Prem Watsa, the Canadian investor who just agreed to buy a Swiss company in his largest deal, called the $4.9 billion agreement a bet on U.S. growth under President-elect Donald Trump.
The purchase of Allied World Assurance Co. by Watsa’s Toronto-based Fairfax Financial Holdings Ltd. will add to insurance operations in the U.S. while also boosting the size of his investment portfolio at a key time to about $39 billion from less than $30 billion.
“We’re expecting to play offense,” Watsa, 66, said in a conference call Monday, outlining his investment approach. “In the last few years we’ve played defense.”
Fairfax has posted average annual investment returns of 8.6 percent over the past three decades. However, he’s struggled to match that record in recent years, lamenting low growth and the threat of deflation. His enthusiasm increased, however, after U.S. voters elected Trump, who pledged to reduce corporate taxes and reduce regulation to stimulate the economy.
Under Trump, “we just think the downside is significantly reduced, and we think in a market like that in the U.S., and perhaps elsewhere, it becomes a value-oriented stock picker’s market,” Watsa said. “It is a market that we’ve excelled in for 20 years. We’ve got a team that has done really well in that market and we expect it to do very well in the future.”
Watsa takes inspiration from U.S. value investor Warren Buffett in using insurance premiums to invest in other industries, often with contrarian wagers. Fairfax stock is trading for more than four times its 2002 closing price, even after slipping this year.
The Allied deal extends Watsa’s shift following the Nov. 8 vote. He said three days after Election Day that Fairfax cut equity hedges in half. And he intends to shorten the duration of bonds in the holding company’s portfolio.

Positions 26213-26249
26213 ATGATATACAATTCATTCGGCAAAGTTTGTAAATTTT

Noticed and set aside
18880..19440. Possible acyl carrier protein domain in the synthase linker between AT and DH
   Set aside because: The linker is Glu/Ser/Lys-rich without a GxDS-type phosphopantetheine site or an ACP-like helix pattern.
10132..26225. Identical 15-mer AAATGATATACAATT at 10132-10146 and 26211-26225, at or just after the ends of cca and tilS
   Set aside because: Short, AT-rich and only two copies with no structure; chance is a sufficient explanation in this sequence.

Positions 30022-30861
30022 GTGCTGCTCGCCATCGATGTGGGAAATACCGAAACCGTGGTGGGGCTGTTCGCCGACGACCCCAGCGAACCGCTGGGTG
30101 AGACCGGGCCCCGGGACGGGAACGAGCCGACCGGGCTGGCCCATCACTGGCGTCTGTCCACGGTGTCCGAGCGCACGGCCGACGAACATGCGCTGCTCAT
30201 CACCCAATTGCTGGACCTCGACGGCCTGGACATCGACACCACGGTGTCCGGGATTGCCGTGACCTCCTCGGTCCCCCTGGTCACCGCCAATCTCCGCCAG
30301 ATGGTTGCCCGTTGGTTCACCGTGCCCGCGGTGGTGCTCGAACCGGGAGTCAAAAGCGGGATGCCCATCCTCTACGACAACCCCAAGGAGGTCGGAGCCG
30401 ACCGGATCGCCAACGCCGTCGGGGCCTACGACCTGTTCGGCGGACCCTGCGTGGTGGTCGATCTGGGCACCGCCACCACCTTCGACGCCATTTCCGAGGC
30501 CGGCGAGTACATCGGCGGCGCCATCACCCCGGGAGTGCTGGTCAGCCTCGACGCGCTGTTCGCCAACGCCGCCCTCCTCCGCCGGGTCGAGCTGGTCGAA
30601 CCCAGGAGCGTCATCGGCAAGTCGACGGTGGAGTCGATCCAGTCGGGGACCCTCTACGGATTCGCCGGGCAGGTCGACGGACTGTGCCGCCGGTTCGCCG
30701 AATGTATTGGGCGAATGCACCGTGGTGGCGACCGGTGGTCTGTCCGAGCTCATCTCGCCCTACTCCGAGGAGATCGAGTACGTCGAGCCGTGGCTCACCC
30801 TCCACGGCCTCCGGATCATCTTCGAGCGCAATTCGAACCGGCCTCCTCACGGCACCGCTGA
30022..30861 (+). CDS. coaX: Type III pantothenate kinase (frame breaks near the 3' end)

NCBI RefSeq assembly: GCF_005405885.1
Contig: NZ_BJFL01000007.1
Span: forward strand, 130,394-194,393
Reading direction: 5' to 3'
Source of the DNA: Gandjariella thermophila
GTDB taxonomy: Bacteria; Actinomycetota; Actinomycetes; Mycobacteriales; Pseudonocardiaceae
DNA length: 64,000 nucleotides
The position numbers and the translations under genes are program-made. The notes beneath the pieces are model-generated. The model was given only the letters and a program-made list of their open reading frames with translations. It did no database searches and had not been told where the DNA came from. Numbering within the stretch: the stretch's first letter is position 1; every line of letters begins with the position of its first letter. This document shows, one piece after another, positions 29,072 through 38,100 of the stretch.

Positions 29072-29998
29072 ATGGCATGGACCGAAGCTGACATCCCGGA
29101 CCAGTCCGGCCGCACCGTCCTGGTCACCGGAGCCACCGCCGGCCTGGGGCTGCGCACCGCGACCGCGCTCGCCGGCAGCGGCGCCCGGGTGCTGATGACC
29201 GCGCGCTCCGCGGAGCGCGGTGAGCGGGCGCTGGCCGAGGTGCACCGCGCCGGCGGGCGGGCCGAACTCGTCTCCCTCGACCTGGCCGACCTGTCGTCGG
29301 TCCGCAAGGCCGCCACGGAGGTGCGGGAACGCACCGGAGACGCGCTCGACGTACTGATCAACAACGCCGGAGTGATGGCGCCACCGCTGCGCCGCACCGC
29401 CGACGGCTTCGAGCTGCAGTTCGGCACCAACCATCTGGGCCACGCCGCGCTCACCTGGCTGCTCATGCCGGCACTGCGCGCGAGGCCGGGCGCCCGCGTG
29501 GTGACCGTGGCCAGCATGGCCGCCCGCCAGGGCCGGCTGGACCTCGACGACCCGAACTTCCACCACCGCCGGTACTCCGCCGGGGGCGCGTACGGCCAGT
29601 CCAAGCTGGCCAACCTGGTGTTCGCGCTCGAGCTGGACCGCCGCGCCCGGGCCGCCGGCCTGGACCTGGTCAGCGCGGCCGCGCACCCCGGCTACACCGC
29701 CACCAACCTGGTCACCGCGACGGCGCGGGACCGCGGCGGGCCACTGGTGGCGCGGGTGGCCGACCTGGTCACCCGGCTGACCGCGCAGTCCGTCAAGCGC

The investor, born in Hyderabad, India, foresaw declines in the creditworthiness of U.S. banks and insurers before the 2008 financial crisis, even as the market boomed. His 2014 prediction that the rally in technology stocks would “end in tears” for investors hasn’t proved as prescient so far.
While Twitter Inc. has lost more than half its market value since his pronouncement, Facebook Inc. and Netflix Inc. have surged. Fairfax is also among the largest holders of BlackBerry Ltd. stock, and the Waterloo, Ontario-based mobile company has declined this year.
Watsa is also following Buffett’s approach of leaving management intact after a takeover. The main reason for agreeing to buy Zug, Switzerland-based Allied was the track record of Scott Carmilani, its chief executive officer, Watsa said on the call.
Allied World has posted an average combined ratio of about 87 over the past decade, meaning an underwriting profit of 13 cents for each premium dollar. The insurer helps guard clients including corporate executives against lawsuits and counts North America as its largest market. Watsa said he’s eager for growth there after announcing a deal weeks before the election to buy units from American International Group Inc. in nations including Turkey and Argentina.
The election of Trump along with Republican majorities in the Congress “has the strong potential to make the business climate for growth in the U.S. great again relative to the rest of the world,” Watsa said. “Our businesses in the U.S., including Allied World, will benefit from any such positive economic development.”